The Magic Of Play

Play can take many forms, from imaginative play with dolls or action figures to outdoor games like tag or hide-and-seek. It can also include structured activities like sports or music lessons. Whatever form it takes, play is crucial for a child’s well-being and development

At Learn To Play we prioritize play and our curriculum is no exception! Pratisha Narula, our head of curriculum and product development, has devoted countless hours to selecting activities and creating the most incredible curriculum for our playgroups. We decided to ask her some questions about play and WHY she believes that it is so crucial to the development of our children.

What does play mean to you?

For me, play is a joyful process, sparking curiosity, problem-solving, and social interaction. It’s a key method of learning for everyone, kids and adults alike. Through play, we come to understand the world around us while developing a range of important skills. This includes everything from physical abilities to cognitive, emotional, and social skills. So, in essence, play is fun, but it’s also fundamental to our growth and development.

How does play benefit young children?

In a nutshell, play is a powerful catalyst for a child’s development. It nurtures cognitive growth, enhances physical abilities, promotes emotional understanding, fosters social skills, boosts language development, and stimulates creativity. Through play, children also learn self-regulation, develop resilience, and find joy in learning, making it a cornerstone of well-rounded development and well-being.

What is your favourite play-based activity from the Learn To Play Curriculum?

Creating the A-Z from the loose parts

“Loose parts” are materials that can be moved, arranged, and used in multiple ways. Examples of loose parts can be bottle caps, fabric scraps, cardboard tubes, wool, or natural objects like flowers, stones and twigs. My favourite activity is to help children build their literacy and numeracy through loose parts. We encourage children to learn letters of the alphabet and build their names, numbers and shapes from loose parts. Here’s one from the curriculum I love – building the alphabet from loose parts.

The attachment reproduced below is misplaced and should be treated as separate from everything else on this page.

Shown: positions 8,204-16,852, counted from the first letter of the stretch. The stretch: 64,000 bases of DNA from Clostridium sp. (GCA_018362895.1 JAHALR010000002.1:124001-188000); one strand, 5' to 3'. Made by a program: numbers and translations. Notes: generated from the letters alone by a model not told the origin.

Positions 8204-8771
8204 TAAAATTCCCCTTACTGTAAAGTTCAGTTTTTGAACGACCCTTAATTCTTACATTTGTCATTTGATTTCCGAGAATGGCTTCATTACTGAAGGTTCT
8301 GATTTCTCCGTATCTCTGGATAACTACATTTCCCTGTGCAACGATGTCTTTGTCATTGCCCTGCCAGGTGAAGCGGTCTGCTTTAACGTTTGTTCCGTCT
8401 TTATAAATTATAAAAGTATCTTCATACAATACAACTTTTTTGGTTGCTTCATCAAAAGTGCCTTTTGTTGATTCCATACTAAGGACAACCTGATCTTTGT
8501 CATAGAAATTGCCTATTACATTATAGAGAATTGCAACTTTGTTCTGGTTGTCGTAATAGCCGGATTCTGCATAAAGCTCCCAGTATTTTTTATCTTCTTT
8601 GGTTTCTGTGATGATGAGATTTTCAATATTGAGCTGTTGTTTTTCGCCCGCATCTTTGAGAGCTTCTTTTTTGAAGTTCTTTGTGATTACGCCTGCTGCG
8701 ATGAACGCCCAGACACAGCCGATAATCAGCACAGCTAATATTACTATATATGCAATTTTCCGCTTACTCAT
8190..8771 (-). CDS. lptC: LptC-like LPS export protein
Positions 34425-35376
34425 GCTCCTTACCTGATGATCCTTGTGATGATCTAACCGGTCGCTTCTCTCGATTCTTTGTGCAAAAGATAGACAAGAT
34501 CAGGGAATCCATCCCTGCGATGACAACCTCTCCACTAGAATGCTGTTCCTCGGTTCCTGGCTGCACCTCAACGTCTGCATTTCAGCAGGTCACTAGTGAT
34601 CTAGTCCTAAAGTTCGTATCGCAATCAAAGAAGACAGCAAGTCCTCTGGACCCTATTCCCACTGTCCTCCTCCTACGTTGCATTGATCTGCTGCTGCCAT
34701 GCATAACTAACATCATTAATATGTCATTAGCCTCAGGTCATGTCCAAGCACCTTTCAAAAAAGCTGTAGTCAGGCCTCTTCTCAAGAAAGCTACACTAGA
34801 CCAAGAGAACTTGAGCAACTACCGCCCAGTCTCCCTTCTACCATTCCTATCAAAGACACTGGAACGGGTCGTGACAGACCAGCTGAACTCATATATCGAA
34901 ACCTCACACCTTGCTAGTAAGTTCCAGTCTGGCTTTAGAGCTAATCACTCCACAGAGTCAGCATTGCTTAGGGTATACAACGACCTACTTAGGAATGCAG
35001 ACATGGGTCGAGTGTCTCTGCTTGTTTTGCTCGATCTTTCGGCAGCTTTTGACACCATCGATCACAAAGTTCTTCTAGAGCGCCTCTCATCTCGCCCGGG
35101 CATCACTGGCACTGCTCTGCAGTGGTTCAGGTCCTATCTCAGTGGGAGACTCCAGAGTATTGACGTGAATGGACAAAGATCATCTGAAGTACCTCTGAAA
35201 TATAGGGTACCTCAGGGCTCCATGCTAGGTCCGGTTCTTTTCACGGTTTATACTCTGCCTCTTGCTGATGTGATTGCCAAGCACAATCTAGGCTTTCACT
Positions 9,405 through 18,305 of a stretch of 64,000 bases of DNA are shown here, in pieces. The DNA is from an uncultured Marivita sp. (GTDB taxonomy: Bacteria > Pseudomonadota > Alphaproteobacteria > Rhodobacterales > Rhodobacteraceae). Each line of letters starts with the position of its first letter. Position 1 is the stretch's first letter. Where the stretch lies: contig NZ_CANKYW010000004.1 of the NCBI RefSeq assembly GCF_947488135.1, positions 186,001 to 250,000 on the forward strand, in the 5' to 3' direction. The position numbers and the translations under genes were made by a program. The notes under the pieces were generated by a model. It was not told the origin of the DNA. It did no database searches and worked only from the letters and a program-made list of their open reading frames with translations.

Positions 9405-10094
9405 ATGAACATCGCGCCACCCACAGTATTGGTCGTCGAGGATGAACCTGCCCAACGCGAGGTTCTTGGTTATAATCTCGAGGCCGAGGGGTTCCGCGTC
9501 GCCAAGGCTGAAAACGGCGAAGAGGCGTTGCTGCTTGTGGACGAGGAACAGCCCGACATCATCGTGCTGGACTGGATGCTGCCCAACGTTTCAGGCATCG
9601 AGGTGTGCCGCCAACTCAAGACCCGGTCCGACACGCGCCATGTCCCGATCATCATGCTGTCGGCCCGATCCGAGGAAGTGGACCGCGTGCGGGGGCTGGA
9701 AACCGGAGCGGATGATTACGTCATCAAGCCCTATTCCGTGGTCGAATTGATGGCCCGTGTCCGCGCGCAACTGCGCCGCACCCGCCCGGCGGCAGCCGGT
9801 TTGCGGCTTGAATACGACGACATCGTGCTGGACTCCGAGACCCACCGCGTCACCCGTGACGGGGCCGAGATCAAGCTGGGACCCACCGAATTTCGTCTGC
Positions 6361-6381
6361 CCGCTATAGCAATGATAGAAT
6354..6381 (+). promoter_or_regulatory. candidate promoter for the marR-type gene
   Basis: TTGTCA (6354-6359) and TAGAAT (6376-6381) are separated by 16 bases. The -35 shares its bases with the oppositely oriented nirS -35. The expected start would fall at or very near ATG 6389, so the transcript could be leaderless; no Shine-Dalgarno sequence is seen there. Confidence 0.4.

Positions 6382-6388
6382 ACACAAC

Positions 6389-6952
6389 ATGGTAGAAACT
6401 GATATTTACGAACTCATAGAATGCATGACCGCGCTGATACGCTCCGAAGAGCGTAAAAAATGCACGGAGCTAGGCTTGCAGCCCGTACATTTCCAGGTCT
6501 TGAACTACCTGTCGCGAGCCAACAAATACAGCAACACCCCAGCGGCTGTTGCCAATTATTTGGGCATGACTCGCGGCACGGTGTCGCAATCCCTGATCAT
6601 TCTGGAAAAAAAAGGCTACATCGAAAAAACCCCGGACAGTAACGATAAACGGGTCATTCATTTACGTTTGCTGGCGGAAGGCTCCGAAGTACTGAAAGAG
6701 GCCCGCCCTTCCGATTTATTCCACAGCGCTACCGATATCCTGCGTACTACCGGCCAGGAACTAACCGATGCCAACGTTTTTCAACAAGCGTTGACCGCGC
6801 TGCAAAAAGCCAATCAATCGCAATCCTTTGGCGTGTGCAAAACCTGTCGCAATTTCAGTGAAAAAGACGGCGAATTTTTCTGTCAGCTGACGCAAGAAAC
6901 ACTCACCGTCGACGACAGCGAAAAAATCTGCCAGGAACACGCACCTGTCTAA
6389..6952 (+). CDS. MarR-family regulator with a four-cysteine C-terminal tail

How can parents and caregivers promote play at home?  

  • Join in the play – Participate in your child’s play to encourage social skills and strengthen bonds. Encourage them to take the lead and follow to support their sense of agency and creativity.
  • Utilise household Items –  Many household items can double as toys. Pots and pans can become a drum set, a blanket can turn into a cape, and boxes can transform into playhouses or into a transportation vehicle.
  • Create homemade toys and games – from as simple as collecting bottle caps of different colours and sizes, you can encourage your child to sort them by colour, size, or type to make a nature collage by taking a walk outside and collecting different leaves, flowers, and sticks and sticking them on cardboard. These activities can help develop colour recognition, counting, and fine motor skills and also promote creativity.


In conclusion, play is not just a fun activity for young children, but an essential component of their development. So, let’s encourage our children to play, explore and learn in their own unique ways!

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